“The scholarship was a godsend! I borrowed money for most of my undergraduate degree, so the scholarship kept me from deepening my debt, and allowed me to concentrate on my studies (perhaps the reason I was first in class?!). With this support, I was free to follow my interests in public health and teaching. But perhaps more importantly, the scholarship was a needed vote of confidence in my abilities, a literal hand up. With all the talk of bootstraps and meritocracy, it really does take a village. This scholarship was a life changer, a start of helping others as I had been helped. I can only hope I have done as much for the next generation, and I have honored Dr. Richard Mays Smith in doing so.”
Clay Smith, M.D., 1984 Recipient
“I’ve tried to pay forward the support I received in medical school and elsewhere in my career by mentoring first generation medical students, training researchers and providers, and building clinical programs that put patients first and try to combine the most advanced technical skill with the most compassionate care. I am grateful to the family of Dr. Smith – their support, generosity and kindness made a huge difference in my ability to be able to contribute to medicine and hopefully do a bit to make the world a better place!”
Jason Zagrodzky, M. D., 1992 Recipient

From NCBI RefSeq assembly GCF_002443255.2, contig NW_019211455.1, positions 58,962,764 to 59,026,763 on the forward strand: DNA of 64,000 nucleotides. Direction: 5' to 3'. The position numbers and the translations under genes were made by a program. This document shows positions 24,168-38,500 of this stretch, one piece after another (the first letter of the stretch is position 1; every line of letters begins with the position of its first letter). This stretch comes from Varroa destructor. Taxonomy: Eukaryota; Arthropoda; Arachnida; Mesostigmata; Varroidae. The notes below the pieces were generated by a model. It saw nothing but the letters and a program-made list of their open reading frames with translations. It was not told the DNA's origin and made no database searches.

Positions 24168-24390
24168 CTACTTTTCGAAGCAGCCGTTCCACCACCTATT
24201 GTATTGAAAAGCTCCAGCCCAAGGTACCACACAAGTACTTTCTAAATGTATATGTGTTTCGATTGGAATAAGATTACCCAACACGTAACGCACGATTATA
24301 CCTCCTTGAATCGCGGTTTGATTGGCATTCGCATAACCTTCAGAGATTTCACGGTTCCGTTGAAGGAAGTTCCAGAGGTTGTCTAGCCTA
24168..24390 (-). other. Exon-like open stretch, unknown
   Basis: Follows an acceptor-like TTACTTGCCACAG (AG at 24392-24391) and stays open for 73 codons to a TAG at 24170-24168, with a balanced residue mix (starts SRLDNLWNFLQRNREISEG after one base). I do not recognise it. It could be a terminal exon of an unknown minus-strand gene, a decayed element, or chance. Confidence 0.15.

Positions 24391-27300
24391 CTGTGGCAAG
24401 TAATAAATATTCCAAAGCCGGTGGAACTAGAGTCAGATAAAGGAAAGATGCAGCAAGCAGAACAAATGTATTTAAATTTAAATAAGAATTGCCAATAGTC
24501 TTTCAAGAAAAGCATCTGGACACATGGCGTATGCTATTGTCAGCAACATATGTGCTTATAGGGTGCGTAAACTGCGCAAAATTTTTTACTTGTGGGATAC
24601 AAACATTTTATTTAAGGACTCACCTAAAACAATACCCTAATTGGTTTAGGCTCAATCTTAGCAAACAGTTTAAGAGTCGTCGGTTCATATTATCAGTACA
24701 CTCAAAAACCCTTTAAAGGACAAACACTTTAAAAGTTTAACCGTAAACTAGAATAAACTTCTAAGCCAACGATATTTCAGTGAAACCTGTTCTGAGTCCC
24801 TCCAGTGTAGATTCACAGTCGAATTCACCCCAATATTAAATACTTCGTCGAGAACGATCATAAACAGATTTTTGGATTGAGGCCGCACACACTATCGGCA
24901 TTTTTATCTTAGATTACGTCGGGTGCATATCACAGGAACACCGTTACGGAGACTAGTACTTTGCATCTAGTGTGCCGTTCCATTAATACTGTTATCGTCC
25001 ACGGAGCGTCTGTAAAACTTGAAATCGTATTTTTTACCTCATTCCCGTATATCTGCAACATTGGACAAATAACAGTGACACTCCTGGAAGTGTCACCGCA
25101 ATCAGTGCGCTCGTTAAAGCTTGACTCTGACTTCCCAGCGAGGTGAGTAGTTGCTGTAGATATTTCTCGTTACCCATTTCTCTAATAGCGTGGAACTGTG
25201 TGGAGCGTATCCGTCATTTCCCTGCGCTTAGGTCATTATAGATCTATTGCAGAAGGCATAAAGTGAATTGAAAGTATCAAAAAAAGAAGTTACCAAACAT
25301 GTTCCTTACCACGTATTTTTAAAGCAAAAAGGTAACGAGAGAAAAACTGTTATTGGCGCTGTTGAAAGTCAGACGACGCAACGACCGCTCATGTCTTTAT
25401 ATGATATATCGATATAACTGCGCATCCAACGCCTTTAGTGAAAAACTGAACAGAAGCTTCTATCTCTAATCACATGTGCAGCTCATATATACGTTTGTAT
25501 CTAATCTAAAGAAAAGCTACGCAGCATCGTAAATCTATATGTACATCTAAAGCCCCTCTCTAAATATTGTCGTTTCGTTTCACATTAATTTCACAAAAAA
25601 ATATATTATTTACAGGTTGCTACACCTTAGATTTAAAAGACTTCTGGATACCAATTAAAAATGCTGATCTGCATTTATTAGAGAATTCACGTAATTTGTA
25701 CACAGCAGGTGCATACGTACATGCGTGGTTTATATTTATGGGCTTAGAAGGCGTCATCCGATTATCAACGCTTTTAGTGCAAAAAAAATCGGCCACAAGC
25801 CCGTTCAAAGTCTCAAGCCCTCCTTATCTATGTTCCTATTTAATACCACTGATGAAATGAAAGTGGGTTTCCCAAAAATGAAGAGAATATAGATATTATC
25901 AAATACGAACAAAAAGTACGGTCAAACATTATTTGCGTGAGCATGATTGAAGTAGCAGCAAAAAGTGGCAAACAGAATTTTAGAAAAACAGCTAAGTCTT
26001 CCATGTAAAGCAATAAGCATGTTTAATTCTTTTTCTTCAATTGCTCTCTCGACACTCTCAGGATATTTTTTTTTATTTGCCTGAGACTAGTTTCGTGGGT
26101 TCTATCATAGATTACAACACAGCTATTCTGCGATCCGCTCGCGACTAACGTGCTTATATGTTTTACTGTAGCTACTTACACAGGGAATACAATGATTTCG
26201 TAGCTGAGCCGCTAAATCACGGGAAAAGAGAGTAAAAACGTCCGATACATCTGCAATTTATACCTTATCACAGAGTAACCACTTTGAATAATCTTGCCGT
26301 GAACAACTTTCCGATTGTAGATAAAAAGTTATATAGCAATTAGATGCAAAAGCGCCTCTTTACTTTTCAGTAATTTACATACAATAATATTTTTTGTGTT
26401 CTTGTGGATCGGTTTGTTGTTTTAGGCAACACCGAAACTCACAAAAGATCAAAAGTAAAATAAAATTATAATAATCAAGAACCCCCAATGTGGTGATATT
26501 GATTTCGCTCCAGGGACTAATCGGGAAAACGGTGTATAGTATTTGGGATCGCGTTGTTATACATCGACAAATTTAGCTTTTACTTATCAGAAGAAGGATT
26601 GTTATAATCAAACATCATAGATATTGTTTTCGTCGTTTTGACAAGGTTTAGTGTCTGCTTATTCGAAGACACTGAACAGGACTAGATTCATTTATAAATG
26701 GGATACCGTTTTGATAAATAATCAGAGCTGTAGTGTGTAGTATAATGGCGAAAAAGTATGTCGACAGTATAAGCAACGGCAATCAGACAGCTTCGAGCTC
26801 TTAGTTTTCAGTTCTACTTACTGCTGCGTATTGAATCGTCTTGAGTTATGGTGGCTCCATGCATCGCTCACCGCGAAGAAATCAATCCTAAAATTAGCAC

“I sincerely appreciate the award I received. I still have it on my CV, and it’s been a source of great pride. I think of the many people who have helped me along the way. I don’t believe I could have accomplished as much without the Smith family’s generosity. I believe that the award helped me to achieve my training goals and allowed me to help many thousands of Central Texans. It’s remarkable how such a strategic gift can ripple through a community for many decades.”
A. David McCollum, M.D., 1995 Recipient
“I often reflect back on the solid foundation I was able to build as a medical student at UT Southwestern. It was a tremendous environment to learn, grow, and cultivate a love for the medical profession. Receiving the Dr. Richard Mays Smith award was a big part of that.”
An Lu, M.D., 2016 Recipient
“I’m always so proud to be a recipient of the Dr. Richard Mays Smith award. The scholarship definitely helped me financially, but also boosted my confidence and assured my interest in medicine. Since graduating medical school, I stayed at UTSW and completed my residency in Internal Medicine. I am completing my fellowship in Pulmonary and Critical Care this June and will be joining UTSW as an Assistant Professor in July in the Department of Internal Medicine, Division of Pulmonary and Critical Care. I’m a UTSW lifer, and I am proud to be a part of this institution. I hope Dr. Smith’s family knows what a positive impact the scholarship had made on my career.”
Tyler Couch, M.D., 2022 Recipient
“I am unbelievably grateful to be one of the recipients of the Dr. Richard Mays Smith Award. The qualities that this award recognizes – clinical excellence and compassion – are two of the characteristics that I most admire in the physician role models that I have had here at UT Southwestern.”